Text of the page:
The Dry Gin Variation Of The John Collins.

Once genever fell out of fashion, and dry gin became a popular spirit to mix with, it was only a matter of time before the John Collins became a dry gin cocktail. This is the most refreshing of all the collins cocktails as the dry gin and lemon give it a very clean and crisp flavor. It tastes very much like lemonade.

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John Collins – Original Recipe & History

Classic John Collins Cocktail

John Collins (Genever)

0 from 0 votes Only logged in users can rate recipes
Course: DrinksCuisine: American
Servings

1

servings
Calories

363

kcal
ABV

7%

Total time

3

minutes

Learn how to make the a classic John Collins.

Ingredients

  • 1 oz Lemon Juice

  • 1 oz Simple Syrup

  • 2 oz Genever

  • 5 oz Soda Water

Directions

  • Combine all ingredients except for the soda water in a shaker with ice.
  • Vigorously shake till the shaker is ice cold and frosted.
  • Pour into the serving glass.
  • Lastly add the soda water.

Notes

Featured Video

The Classic Genever John Collins.

The classic genever John Collins is one of the best. While the John Collins made with dry gin is very refreshing and has a bright lemon flavor, the John Collins made with genever still has a pleasant clean lemon taste, but it also has a little bit of a mellow aged oak flavor. Kind of like it’s halfway between a collins made with gin and a collins made with whiskey. Genever is a very underappreciated and underutilized spirit that is worth exploring.

The History Of The Collins Cocktail.

While probably not invented by Harry Johnson, his 1882 Bartenders Manual is the oldest printed book I could find to mention the Collins cocktail. The oldest concrete evidence of this cocktail is the Harry Johnson one. It seems both the John Collins and Tom Collins are invented around the same time, and the Bartenders Manual gives a pretty definitive recipe for both the John and Tom Collins. His John Collins recipe calls for genever (dry gin doesn’t start to get mixed into cocktails till the end of the 1800s/early 1900s), and his recipe for the Tom Collins calls for Old Tom gin. Harry Johnson’s collins recipes and names are clearly defined, but unlike Harry Johnson, Jerry Thomas’s 1887 Bartenders Guide does not follow his recipes. The Bartender’s Guide doesn’t even mention the John Collins but instead uses the name Tom Collins for every variation of the collins. It has three different recipes for Tom Collins. A Tom Collins whiskey, a Tom Collins brandy, and a Tom Collins genever. It doesn’t mention the Tom Collins with Old Tom gin and calls the one made with genever a Tom Collins.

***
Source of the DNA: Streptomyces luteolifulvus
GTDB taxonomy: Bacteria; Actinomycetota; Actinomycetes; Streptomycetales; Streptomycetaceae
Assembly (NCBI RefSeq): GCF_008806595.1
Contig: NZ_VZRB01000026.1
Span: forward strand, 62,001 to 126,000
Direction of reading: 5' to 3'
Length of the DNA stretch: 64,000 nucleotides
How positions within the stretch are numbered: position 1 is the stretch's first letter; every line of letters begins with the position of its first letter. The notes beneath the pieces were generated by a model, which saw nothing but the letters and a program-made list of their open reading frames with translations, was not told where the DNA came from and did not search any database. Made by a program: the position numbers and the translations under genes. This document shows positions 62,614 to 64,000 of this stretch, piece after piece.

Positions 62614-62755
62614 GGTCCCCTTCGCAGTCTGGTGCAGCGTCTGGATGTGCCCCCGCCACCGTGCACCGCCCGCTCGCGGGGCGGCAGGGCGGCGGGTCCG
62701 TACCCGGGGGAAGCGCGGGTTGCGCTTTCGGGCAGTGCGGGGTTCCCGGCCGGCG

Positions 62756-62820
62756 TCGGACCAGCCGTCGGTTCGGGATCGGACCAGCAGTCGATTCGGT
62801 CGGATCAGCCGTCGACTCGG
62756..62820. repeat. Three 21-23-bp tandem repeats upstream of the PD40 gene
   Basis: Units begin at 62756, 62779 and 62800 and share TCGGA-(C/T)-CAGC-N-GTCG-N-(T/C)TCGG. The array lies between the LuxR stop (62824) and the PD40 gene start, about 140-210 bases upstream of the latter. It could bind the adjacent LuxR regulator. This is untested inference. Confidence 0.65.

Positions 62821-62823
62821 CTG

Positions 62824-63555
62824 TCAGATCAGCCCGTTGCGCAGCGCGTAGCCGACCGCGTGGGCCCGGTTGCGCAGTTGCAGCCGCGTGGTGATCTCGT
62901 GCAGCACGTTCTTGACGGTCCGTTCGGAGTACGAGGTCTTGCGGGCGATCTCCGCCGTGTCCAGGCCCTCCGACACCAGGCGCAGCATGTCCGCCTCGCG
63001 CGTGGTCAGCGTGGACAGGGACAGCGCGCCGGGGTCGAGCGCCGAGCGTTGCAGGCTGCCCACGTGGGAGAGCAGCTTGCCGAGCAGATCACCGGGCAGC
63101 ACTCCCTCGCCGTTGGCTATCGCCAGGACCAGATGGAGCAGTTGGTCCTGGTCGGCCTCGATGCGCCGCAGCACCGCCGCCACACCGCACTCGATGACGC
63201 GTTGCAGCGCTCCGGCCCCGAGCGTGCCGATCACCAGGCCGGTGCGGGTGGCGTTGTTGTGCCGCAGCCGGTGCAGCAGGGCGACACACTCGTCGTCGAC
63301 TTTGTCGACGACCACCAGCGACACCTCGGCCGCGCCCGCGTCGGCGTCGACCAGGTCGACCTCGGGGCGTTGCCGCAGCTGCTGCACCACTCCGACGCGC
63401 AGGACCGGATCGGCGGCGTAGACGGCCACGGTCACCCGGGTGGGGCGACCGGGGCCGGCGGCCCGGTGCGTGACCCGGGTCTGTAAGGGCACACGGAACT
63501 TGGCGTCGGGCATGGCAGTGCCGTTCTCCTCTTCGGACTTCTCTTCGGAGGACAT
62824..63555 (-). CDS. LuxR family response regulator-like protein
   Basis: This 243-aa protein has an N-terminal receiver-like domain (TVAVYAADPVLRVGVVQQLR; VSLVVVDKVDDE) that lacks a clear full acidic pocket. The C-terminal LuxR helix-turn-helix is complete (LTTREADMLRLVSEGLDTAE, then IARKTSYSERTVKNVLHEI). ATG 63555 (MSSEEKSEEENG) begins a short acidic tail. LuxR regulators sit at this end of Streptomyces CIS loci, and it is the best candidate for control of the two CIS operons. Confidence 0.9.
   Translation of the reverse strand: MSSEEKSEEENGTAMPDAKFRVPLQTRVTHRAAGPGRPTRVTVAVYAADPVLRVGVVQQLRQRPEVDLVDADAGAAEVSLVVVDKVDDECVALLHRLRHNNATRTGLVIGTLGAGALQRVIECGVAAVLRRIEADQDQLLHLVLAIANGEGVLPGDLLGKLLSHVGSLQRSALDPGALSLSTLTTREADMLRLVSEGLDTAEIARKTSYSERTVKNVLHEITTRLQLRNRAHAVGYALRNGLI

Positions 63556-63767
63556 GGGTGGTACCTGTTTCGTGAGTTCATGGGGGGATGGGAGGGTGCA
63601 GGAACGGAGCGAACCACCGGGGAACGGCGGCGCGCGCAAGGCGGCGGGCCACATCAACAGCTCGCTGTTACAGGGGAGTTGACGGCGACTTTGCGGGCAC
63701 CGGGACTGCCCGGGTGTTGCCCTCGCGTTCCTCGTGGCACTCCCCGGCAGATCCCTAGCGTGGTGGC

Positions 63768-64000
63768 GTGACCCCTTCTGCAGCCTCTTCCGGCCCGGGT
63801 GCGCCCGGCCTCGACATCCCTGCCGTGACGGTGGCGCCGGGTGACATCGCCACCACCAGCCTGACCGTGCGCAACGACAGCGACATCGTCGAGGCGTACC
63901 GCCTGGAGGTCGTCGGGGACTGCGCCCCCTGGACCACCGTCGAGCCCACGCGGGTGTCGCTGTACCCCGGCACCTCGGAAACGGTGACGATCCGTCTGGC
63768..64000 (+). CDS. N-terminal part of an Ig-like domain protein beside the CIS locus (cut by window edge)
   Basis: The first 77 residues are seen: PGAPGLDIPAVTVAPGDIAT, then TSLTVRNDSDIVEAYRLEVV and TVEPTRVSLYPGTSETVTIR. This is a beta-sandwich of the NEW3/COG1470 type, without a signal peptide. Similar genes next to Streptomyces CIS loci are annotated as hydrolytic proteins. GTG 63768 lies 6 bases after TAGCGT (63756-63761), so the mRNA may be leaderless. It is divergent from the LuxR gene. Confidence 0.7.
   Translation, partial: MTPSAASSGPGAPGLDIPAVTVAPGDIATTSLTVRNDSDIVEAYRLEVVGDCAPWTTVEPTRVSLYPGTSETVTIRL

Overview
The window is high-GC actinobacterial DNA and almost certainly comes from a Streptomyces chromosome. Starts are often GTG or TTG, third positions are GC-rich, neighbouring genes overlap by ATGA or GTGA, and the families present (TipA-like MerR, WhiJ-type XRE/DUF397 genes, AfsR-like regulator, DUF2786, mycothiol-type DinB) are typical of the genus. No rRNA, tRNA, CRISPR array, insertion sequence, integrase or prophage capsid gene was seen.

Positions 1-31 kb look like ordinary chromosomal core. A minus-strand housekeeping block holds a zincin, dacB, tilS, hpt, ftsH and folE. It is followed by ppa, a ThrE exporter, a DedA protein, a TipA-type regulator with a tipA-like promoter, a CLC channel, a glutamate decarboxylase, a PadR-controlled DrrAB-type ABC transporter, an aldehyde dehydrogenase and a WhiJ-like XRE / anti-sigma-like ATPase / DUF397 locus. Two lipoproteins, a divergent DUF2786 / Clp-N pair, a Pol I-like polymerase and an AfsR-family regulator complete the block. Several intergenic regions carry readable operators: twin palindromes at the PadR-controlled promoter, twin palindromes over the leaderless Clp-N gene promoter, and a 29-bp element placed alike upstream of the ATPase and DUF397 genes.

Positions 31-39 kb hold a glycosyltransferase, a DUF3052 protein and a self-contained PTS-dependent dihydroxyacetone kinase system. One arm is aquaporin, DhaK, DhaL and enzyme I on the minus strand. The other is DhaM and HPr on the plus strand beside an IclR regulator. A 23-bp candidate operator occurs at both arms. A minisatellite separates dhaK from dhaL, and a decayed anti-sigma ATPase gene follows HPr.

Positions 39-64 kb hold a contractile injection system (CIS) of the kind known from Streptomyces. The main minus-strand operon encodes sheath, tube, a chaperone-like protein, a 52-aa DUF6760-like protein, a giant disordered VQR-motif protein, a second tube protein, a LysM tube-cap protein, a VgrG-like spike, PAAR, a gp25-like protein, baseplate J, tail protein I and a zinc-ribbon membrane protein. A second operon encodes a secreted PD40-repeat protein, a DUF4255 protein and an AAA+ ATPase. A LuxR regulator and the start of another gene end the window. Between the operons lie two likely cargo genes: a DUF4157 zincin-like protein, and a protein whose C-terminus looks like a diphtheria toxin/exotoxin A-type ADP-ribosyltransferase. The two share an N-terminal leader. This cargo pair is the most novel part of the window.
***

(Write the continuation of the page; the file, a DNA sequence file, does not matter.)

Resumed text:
To further complicate this, in 1885, a British cocktail book called “The New guide for the hotel, bar, restaurant, butler, and chef” by Bacchus and Cordon Bleu has a recipe for what they call a Fred Collins. Their Fred Collins Recipe is a Whiskey Collins with orange liqueur instead of simple syrup. Their Collins section states, “I should be glad if our caterers would agree what it is to be perpetually named. One Barkeeper calls it a John Collins – another Tom Collins. Harry and Fred are all members of the same family.” They then say they prefer the Fred Collins name, thus credence to Jerry Thomas’s version of the Collins in that the name is more a style than a specific drink. Hell, there was a Harry Collins we have never seen. The Savoy Cocktail Book does the same thing and has both a Dry Gin and Whiskey Tom Collins. Although The Savoy does say that a Tom Collins made with genever is instead called a John Collins.

While Harry Johnson uses the names as specific cocktails, the Bartenders guide and others seemed to use the collins as a cocktail structure more than a particular recipe. Like the Rickey, Daisy, or Fizz, the collins describe a structure of 2 parts base spirit, 1 part citrus, 1 part sweetener, and 4 or 5 parts carbonated beverage. Harry Johnson’s influence has been permanent, and the collins is ultimately both. It is a specific cocktail that Harry Johnson pushed and a cocktail archetype like others believed. Looking at its influence as an archetype, many popular cocktails are structurally collins that you would not think of as a Collins. The Adios Motherfucker, Mojito, French 75, Paloma, etc., are just fun variations on the Collins form.

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Violet Fizz – Lavender Cocktail Recipe

Violet Fizz

Violet Fizz

5 from 1 vote Only logged in users can rate recipes
Course: DrinksCuisine: American
Servings

1

servings
Calories

416

kcal
ABV

13%

Total time

3

minutes

Learn how to make the a classic Violet Fizz.

Ingredients

  • 1 Whole Egg White

  • 2/3 oz Lemon Juice

  • 2/3 oz Simple Syrup

  • 1/3 oz Half u0026 Half

  • 2/3 oz Creme de Violette

  • 2 oz Old Tom Gin

  • 1.5 oz Soda Water

Directions

  • Combine all ingredients except for the soda water in the shaker without ice. Shake dry for 30 second – egg foams better when it is not cold.
  • Now add ice to the shaker. Vigorously shake again till the shaker is ice cold and frosted.
  • Strain into glass to remove ice shards.
  • Lastly gently add the soda water to maintain its carbonation.

Featured Video

The History Of The Fizz.